Let me preface this post by saying that none of this was my idea and everything that I know about it, I learned through First Grade Blue Skies and from trial/error over the past two years.
I wasn’t even going to post about it, but my FB and IG was flooded with questions today, so here are my answers!
Purchase some cute contact paper from Amazon. Below are links to some of my favorite contact paper resources. *Amazon affiliate links
Begin by just doing straight rows and cut away excess material. I go slow and use a book to seal as I run the contact paper along the table. This helps to reduce bubbles, but learn to love the bubbles that you can’t get rid of! 🙂
This picture is to show you exactly how much one role will last. Only this much. Never fear, though! Two rolls come in the pack and two rolls will cover your entire kidney table (but you won’t have much left).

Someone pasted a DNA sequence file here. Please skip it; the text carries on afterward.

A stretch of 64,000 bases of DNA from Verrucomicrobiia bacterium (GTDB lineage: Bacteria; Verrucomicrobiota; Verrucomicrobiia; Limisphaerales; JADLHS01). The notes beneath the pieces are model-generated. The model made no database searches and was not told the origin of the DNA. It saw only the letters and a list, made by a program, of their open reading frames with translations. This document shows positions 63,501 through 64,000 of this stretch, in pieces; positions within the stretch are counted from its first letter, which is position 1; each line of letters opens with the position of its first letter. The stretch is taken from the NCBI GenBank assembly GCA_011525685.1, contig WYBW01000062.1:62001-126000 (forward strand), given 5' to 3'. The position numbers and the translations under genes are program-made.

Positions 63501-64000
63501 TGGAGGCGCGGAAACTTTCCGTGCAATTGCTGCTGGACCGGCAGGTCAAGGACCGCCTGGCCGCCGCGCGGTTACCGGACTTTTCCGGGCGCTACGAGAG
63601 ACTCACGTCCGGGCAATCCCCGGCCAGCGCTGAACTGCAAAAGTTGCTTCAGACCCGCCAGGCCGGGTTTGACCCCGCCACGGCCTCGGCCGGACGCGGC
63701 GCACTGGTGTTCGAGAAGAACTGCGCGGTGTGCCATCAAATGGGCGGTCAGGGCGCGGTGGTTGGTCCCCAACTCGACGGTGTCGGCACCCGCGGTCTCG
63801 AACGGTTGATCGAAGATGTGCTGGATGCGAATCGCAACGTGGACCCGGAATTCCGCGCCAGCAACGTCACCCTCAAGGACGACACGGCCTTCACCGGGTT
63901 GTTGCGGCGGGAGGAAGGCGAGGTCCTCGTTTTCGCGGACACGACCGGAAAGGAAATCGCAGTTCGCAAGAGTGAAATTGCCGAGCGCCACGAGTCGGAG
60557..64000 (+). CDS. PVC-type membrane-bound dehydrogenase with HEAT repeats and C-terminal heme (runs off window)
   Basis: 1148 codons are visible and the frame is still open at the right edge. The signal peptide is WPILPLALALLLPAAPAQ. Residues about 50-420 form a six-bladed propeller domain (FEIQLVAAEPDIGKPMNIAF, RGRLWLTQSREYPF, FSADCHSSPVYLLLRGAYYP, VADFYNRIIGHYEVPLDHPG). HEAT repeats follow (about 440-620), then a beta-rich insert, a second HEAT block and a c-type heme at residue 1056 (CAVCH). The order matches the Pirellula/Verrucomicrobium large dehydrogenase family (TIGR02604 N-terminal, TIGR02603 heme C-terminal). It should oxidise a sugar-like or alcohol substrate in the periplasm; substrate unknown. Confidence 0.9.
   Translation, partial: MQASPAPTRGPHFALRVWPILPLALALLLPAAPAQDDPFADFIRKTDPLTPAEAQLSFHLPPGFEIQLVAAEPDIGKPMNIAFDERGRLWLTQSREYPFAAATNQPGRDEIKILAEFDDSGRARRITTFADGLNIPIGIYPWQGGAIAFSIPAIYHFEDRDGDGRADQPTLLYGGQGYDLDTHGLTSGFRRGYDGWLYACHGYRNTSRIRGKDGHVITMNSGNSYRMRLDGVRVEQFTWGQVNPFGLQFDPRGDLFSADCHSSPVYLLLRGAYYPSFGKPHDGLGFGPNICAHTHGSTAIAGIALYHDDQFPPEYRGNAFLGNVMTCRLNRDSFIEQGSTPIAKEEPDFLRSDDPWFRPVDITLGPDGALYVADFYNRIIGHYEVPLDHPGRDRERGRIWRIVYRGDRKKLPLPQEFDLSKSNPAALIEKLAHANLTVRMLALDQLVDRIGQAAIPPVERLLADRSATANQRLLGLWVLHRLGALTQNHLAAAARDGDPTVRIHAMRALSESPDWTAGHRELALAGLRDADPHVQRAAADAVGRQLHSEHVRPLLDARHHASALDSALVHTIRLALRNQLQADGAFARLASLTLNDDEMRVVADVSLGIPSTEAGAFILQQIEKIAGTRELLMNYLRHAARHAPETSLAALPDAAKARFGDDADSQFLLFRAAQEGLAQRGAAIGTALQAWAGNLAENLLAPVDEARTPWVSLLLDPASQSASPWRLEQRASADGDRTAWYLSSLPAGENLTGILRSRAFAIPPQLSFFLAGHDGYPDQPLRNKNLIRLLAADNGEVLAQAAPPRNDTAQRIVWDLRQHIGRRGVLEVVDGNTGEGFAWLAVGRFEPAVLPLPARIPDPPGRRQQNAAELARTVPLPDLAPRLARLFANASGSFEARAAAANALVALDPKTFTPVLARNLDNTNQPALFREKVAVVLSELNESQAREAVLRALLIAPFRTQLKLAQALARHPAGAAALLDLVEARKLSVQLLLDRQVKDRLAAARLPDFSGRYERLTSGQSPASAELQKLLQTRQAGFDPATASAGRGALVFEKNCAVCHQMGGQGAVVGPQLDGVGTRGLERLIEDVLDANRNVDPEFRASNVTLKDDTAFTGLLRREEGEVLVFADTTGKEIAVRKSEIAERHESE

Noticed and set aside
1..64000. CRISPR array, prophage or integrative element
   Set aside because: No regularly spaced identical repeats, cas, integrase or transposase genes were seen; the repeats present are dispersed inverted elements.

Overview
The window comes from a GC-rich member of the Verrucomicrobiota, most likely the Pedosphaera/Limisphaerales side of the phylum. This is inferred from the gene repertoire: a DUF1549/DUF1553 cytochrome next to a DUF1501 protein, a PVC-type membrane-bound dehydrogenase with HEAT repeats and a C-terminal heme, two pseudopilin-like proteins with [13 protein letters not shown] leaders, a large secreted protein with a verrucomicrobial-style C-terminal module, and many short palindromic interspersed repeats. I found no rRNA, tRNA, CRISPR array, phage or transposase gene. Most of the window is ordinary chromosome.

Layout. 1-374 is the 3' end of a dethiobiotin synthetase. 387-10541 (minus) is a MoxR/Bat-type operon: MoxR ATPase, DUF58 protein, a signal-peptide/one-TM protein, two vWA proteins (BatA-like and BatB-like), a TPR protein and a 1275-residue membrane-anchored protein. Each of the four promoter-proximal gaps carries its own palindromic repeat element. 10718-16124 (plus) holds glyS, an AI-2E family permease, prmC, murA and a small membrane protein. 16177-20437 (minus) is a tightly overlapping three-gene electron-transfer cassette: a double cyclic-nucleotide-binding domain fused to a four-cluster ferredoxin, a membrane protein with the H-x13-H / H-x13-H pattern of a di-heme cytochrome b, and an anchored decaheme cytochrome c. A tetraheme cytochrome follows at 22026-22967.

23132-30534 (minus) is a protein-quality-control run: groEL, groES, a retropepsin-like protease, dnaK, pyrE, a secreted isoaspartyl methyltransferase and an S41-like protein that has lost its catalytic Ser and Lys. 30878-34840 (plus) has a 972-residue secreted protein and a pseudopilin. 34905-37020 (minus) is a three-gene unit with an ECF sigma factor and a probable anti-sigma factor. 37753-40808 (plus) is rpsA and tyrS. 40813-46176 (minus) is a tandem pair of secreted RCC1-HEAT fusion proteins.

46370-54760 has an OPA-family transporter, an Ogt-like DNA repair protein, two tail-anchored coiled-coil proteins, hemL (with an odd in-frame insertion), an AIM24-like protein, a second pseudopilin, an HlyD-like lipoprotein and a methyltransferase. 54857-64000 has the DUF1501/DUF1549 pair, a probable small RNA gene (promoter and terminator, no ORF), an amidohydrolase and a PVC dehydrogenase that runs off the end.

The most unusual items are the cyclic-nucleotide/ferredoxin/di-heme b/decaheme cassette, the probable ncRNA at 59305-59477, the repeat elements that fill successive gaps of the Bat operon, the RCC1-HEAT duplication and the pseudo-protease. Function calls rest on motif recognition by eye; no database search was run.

Finish covering any little spots that are left and voila!
You have a beautiful and fun new kidney table!
Now for the stuff no one wants to tell you. . .
It took me about 30 minutes to do this and yes, there are some bubbles. The edges are bumpy and that is just the way it will be.
I did this last year, too and learned a few things.
1. It is super easy to clean with Clorox wipes.
2. The kids will only attempt to peel off pieces that are already peeling. It’s actually very difficult to remove, so they won’t try that for very long.
3. It gets dingy looking after a few months and a few tears and rips will appear from daily wear and tear. It still looks cute and visitors will still love it!
4. I had the kids work on removing this during the last week of school last year. It was a huge pain but I wanted a fresh start this year. They did it and I helped, but it sucked and was a lot of work to get the goo off of the table afterward (use Goo Gone).
That all said, I was not adverse to doing it all over again! It makes me happy and it so fun! The kids all know that this table is their “Work With Teacher” table and I love it!
Educators are trying to get students in the habit of explaining their thinking at a young age, pushing them to give evidence for their answers in situations where there are several ways to think about...